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Sunday, 1 January 2017


Blatherarm Creek (Blather Arm Creek, Blather Creek) is one of the most popular fossicking areas in the Torrington (NSW) district. This is partly due to the provision of a camping area there, but mainly because of the many topaz cutters which the creek gravel produces.

The map has been extracted from a publication of the NSW Geological Survey called “Rocks, Minerals and Landforms of the Mole Tableland which appeared in 2014. The DIGS reference number is R00059626. DIGS is a site from which a vast number of useful references can be downloaded. (here) I haven’t visited Blatherarm for more than 20 years so I have made use of some photographs from the Australian Lapidary Forum site (ALF here).  Thank you to those who contributed these to ALF.

The earliest reference to topaz at Blatherarm that I have found is in TWE David’s monograph on the
Vegetable Creek Tin-Mining Field (DIGS reference R00031676) page 70, where he writes “The sand and clay in these alluvial workings, in portion 42, parish of Bates, county of Clive, are from 10 to 15 feet deep, and consist of subangular granite sand, with subangular and rounded quartz pebbles up to 6 inches in diameter and rest on a bottom of granite. White topaz and sapphires are very abundant.”

Other Geological Survey references dealing with the area have this to say. “The Mole Granite area is also well known for topaz crystals ranging in colour from clear to straw yellow to blue and up to several centimetres in size. Topaz crystals or fragments can be found in all creeks draining the central Torrington pendant. The topaz originates from numerous silexite or quartztopaz bodies that mainly occur within the Torrington pendant or from the numerous narrow silexite dykes within the Mole Granite. Blather Arm Creek is particularly well known for its clear and blue topaz crystals and a significant amount of topaz has been found in Scrubby Gully and Highland Home Creeks.”

It was later found that the presence of rare corundum in local creeks was commonly known by local miners and fossickers. Other known localities are Blatherarm, Cattarrh, Bald Rock and Slow Gully Creeks. The source of the corundum is unknown but may be derived from the remnants of high level Tertiary gravels.”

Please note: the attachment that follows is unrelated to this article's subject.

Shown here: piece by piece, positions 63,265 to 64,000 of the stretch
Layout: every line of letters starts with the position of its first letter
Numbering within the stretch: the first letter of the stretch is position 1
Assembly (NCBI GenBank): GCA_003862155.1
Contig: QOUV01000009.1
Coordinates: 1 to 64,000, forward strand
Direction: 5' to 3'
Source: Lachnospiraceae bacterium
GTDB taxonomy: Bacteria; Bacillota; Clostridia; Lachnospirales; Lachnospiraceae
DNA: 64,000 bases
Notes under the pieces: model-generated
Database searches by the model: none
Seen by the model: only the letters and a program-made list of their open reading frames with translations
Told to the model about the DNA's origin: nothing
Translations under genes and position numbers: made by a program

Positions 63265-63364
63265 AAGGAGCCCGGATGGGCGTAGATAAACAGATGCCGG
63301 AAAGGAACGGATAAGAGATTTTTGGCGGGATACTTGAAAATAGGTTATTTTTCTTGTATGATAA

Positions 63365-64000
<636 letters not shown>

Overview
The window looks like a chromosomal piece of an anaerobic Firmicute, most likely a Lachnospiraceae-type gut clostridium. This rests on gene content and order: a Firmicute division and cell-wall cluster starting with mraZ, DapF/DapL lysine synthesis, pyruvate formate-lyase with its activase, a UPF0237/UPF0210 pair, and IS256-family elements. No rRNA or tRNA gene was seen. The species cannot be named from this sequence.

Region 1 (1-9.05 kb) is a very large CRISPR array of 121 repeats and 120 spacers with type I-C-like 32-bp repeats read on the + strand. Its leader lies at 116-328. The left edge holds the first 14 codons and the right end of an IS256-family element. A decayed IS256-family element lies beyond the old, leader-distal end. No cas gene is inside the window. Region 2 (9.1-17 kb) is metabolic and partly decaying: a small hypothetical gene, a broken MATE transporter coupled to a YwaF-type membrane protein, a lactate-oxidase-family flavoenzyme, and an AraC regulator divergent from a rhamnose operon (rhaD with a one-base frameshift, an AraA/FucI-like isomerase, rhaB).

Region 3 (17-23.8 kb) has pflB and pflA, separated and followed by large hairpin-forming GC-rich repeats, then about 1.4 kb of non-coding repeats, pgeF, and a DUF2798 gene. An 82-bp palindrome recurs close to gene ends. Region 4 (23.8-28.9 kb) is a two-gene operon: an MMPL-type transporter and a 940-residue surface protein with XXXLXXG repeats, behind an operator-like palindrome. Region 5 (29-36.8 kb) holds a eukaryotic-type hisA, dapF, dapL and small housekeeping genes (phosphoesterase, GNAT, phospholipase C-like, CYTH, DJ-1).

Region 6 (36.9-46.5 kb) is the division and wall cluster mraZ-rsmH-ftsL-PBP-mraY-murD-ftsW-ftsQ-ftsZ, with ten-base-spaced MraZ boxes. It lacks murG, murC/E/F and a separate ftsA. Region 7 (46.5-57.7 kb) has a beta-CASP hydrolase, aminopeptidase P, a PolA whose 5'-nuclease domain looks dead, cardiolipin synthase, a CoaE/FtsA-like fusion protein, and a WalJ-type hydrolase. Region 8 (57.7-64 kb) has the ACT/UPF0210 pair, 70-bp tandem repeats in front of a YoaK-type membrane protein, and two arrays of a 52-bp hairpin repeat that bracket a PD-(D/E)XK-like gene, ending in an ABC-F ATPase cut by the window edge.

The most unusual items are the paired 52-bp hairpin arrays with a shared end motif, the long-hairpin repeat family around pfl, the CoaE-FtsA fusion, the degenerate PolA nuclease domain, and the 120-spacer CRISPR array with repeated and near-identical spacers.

I’ve mislaid my source for these quotes, but they are probably from Industry 18: Mineral Industry NSW - 1980 - Gemstones (2nd Edition) (DIGS reference R00050830), Exploration Data package Clive 1:100 000 sheet (DIGS reference R00031737).

Other documents you could consult include these:

Jewellery Pirate’s blog (here), a Mindat article (here) and the Minerama book (Topaz 1995) (here).

Beryl also turns up in the Blatherarm gravel. It is the typical pale green colour of Torrington beryl and is usually opaque. You cannot concentrate beryl in the sieve centre the way you can topaz because its specific gravity is nearly the same as that of quartz. You will need to look through the stones in the sieve to find any.

The source of the beryl is probably Bollinger’s Lode, which outcrops on private land upstream of the
Conservation Area boundary. Resist the temptation to trespass on this or other adjacent land. The best topaz fossicking is in the permitted area anyhow. Most of the land upstream appears to be swampy. When I was last there, I found most of my topaz by dry sieving old dumps away from the creek (top sieve only), collecting the sieve contents in a bucket and then re-sieving this material in the creek.
It is worth noting that radioactive minerals have been discovered at Bollinger’s and nearby locations. Torbernite is the most abundant of these. See Bollinger's Prospect, Torrington (DIGS reference R00039360)
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